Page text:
High Wages for AI Talent AI enthusiasm rockets engineer salaries to unprecedented heights.

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High Wages for AI Talent: AI enthusiasm rockets engineer salaries to unprecedented heights.

Enthusiasm for AI is driving top salaries for engineers and executives into the stratosphere.

What’s new: Companies that advertise open AI positions are listing annual pay scales well into six figures. In at least one case, the proposed salary approaches seven figures, The Wall Street Journal reported.

Generative jobs: On the help-wanted site Indeed, listings by U.S. companies that mention generative AI have jumped around 100 percent year-on-year, even as total listings declined slightly. Tech and non-tech companies alike have posted AI job notices that mention generous salaries. For reference, the average machine learning product engineer job in the U.S. pays around $143,000 annually, according to a study by insurance company Willis Towers Watson. Wages may be lower in other countries.

  • Accenture mentioned a pay range between $131,000 and $338,300 for advanced AI research scientists. Goldman Sachs listed an AI engineer role with a salary between $150,000 and $250,000 plus an unspecified bonus. Walmart posted a position on its conversational AI team with a salary between $168,000 and $252,000.
  • The figures rise for leadership roles. Amazon sought a senior manager of applied science and generative AI with a top salary of $340,000. Hinge, a dating app, advertised for a vice president of AI with a salary between $332,000 and $398,000. Upwork, which connects freelancers with employers, posted an AI vice president position with a salary range of $260,000 to $437,000.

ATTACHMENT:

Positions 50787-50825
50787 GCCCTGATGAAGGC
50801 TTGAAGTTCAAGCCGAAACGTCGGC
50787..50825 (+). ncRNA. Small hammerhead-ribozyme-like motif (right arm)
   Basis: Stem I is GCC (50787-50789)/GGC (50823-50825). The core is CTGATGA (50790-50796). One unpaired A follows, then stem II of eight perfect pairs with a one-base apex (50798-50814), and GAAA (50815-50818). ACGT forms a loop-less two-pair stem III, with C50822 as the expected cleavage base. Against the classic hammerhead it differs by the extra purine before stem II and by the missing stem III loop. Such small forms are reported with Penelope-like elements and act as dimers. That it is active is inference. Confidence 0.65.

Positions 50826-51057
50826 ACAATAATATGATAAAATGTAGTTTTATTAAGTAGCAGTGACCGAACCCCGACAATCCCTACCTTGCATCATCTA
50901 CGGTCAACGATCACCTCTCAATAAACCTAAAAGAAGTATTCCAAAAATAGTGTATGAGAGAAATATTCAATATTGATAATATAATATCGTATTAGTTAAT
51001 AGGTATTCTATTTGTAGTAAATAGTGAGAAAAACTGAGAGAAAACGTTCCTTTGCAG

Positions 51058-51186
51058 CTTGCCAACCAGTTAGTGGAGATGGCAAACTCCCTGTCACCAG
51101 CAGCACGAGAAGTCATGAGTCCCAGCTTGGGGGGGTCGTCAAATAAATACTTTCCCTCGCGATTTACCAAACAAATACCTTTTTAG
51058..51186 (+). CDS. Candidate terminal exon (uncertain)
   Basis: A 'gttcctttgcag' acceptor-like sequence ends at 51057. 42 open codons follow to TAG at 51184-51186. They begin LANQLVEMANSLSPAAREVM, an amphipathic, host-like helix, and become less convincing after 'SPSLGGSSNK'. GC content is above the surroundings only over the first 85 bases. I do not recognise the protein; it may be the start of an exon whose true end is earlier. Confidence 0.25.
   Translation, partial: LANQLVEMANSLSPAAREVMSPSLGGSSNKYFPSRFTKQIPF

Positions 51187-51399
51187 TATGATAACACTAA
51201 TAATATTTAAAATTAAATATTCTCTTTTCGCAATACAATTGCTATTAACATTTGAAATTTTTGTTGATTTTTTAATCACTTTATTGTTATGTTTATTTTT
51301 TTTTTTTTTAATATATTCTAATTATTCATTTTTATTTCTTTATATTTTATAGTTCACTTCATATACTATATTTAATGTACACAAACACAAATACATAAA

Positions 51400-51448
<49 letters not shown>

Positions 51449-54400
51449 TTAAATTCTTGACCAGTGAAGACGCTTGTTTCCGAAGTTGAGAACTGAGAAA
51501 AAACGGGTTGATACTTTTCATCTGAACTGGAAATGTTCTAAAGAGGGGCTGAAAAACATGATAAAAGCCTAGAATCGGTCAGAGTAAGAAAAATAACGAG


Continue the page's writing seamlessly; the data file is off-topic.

• Netflix established a high-water mark when it advertised an AI product manager role that paid between $300,000 and $900,000. The offer didn’t escape notice by Hollywood screenwriters and actors who went on strike partly for protection against being replaced by generative AI models.

Behind the news: Skilled AI professionals remain in demand even as large tech companies are hiring fewer workers overall.

  • 1.9 percent of U.S. job listings last year (omitting agriculture, forestry, fishing, and hunting) were related to AI, up from 1.7 percent the prior year, according to the 2023 AI Index.
  • The number of U.S. workers in AI leadership roles has tripled in the past five years.
  • The World Economic Forum forecast that global demand for specialists in AI and machine learning will grow by 40 percent to 1 million jobs between 2023 and 2027.

Why it matters: Even as demand is rising, AI talent remains scarce. The shortage prompts employers to offer high salaries in hope of attracting candidates with the skills and experience they need. That situation spells opportunity for people who put in the time, effort, and passion to develop a career in the field.

We’re thinking: We’re thrilled by the number of people who are participating in AI and earning good wages. Yet there’s more to job satisfaction than maximizing your salary. In the long term, the opportunity to work on interesting projects, make a meaningful impact, or work with great people is more likely to affect your happiness and professional attainment than the pay scale. Follow your interests, do your best work, aim to make the world a better place and — above all — keep learning!


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